film noir


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film noir

(fĭlm′ nwär′)
n. pl. film noirs (fĭlm′ nwärz′, nwär′) or films noirs (fĭlm′ nwär′)
1. A movie characterized by low-key lighting, a bleak urban setting, and corrupt, cynical characters.
2. The genre or style of such movies.

[French : film, film (from English film; see film) + noir, black (from Old French, from Latin niger, nigr-; see nekw-t- in Indo-European roots).]
American Heritage® Dictionary of the English Language, Fifth Edition. Copyright © 2016 by Houghton Mifflin Harcourt Publishing Company. Published by Houghton Mifflin Harcourt Publishing Company. All rights reserved.

film noir

(nwɑː)
n
(Film) a gangster thriller, made esp in the 1940s in Hollywood characterized by contrasty lighting and often somewhat impenetrable plots
[C20: French, literally: black film]
Collins English Dictionary – Complete and Unabridged, 12th Edition 2014 © HarperCollins Publishers 1991, 1994, 1998, 2000, 2003, 2006, 2007, 2009, 2011, 2014

film′ noir′


n.
1. a motion picture genre marked by grim urban settings, cynical, bleakly pessimistic characters, and starkly shadowed photography.
2. a motion picture in this genre.
[1955–60; < French: literally, black film]
Random House Kernerman Webster's College Dictionary, © 2010 K Dictionaries Ltd. Copyright 2005, 1997, 1991 by Random House, Inc. All rights reserved.

film noir

1. A French phrase meaning black film, used to mean the type of moody gangster movies made in the 1940s.
2. Moody style of gangster or thriller film, often shot in dark contrasting images.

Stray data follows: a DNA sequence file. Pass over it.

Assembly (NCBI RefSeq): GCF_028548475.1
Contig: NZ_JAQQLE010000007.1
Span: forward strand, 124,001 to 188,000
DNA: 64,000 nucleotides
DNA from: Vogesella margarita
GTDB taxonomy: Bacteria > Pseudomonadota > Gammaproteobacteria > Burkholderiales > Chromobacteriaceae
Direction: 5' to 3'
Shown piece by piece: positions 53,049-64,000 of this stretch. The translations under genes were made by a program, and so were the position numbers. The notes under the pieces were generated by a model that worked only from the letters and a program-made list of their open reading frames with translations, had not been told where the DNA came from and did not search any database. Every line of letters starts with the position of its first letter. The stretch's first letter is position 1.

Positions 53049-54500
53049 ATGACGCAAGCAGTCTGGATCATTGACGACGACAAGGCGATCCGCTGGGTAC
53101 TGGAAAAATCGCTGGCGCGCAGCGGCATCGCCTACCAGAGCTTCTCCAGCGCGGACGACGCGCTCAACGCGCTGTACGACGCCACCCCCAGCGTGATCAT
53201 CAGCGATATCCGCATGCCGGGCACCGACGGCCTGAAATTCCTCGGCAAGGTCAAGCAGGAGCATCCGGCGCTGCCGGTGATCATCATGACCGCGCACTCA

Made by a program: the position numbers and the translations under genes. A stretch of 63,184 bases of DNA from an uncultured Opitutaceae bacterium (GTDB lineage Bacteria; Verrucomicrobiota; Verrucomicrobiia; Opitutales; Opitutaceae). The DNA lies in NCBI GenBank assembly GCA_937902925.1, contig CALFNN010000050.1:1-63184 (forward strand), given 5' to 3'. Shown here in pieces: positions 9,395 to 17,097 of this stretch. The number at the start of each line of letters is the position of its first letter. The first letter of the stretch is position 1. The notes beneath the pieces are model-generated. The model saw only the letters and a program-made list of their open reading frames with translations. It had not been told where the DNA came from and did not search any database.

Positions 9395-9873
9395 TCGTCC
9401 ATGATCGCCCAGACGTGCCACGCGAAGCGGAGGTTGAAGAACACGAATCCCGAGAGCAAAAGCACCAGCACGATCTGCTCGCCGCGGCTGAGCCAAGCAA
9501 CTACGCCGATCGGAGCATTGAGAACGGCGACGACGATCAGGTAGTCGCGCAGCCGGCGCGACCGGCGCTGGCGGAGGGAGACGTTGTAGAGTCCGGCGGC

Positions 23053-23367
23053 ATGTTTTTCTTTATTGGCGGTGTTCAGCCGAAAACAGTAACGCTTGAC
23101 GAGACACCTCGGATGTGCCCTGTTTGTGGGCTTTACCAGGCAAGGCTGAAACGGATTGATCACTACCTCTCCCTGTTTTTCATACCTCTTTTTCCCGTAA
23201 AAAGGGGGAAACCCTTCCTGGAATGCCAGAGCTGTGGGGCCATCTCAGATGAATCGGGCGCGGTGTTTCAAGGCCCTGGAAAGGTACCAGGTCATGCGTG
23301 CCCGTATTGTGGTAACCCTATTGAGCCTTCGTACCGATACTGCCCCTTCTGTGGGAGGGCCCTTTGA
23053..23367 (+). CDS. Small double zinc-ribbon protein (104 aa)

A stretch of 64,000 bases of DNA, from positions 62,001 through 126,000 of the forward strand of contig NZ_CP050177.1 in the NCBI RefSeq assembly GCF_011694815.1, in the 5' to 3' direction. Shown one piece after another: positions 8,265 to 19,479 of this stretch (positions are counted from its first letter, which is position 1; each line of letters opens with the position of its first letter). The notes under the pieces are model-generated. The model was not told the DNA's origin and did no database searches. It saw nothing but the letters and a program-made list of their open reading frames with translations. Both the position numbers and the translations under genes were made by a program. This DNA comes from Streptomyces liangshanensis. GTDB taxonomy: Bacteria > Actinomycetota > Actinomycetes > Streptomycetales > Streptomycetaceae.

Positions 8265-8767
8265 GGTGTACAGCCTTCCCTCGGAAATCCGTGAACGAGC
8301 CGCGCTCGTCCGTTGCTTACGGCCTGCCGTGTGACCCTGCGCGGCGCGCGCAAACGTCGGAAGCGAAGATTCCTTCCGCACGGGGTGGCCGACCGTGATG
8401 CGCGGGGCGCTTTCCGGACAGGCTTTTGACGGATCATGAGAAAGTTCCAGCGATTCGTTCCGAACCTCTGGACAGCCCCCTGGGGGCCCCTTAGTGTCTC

Dictionary of Unfamiliar Words by Diagram Group Copyright © 2008 by Diagram Visual Information Limited
ThesaurusAntonymsRelated WordsSynonymsLegend:
Noun1.film noir - a movie that is marked by a mood of pessimism, fatalism, menace, and cynical characters; "film noir was applied by French critics to describe American thriller or detective films in the 1940s"
motion picture, motion-picture show, movie, moving picture, moving-picture show, pic, film, picture show, flick, picture - a form of entertainment that enacts a story by sound and a sequence of images giving the illusion of continuous movement; "they went to a movie every Saturday night"; "the film was shot on location"
Based on WordNet 3.0, Farlex clipart collection. © 2003-2012 Princeton University, Farlex Inc.
References in periodicals archive ?
Detective novel, thriller, hard-boiled detective film, film noir, shocker, suspense thriller or mystery novel are all terms that have been used to define novels or films that deal in different ways with crimes and their investigations.
'I was holed up in my room in Harvard for eight months working on a book and a screenplay for a film noir.'
In 1955, film scholars Raymond Borde and Etienne Chaumeton contended that the aim of film noir was for the spectator to experience the same 'anguish and insecurity' as the protagonist does.
Meehan, the author of books on science fiction, film noir, and horror films, surveys doppelgangers in crime, mystery, film noir, horror, and science fiction films, as well as the literary history of the concept.
Avroko principal Adam Farmene hopes the moody scotch den inside San Francisco's mammoth new China Live complex makes you feel "drunk with a slightly nostalgic sense of deja vu--somewhere between a Shanghai film noir and Blade Runner," he says of the firm's art deco take on Frank Lloyd Wright's Ennis House, which appears in the Ridley Scott film.
The film is a love letter from film noir fan Thomas Konkle with this movie an unmistakably personal work.
Film Noir series at Coos Bay Public Library - 4 p.m.
The Big Drugstore is an easy read with a slight feel of film noir -- short sentences and one-liner witticisms.
The galleries to the right of the BAC entrance have been turned over to "Film Noir" and "Mariachi 17," a pair of video works by Madrid-born artist and choreographer La Ribot (b.
Fatalism in American Film Noir: Some Cinematic Philosophy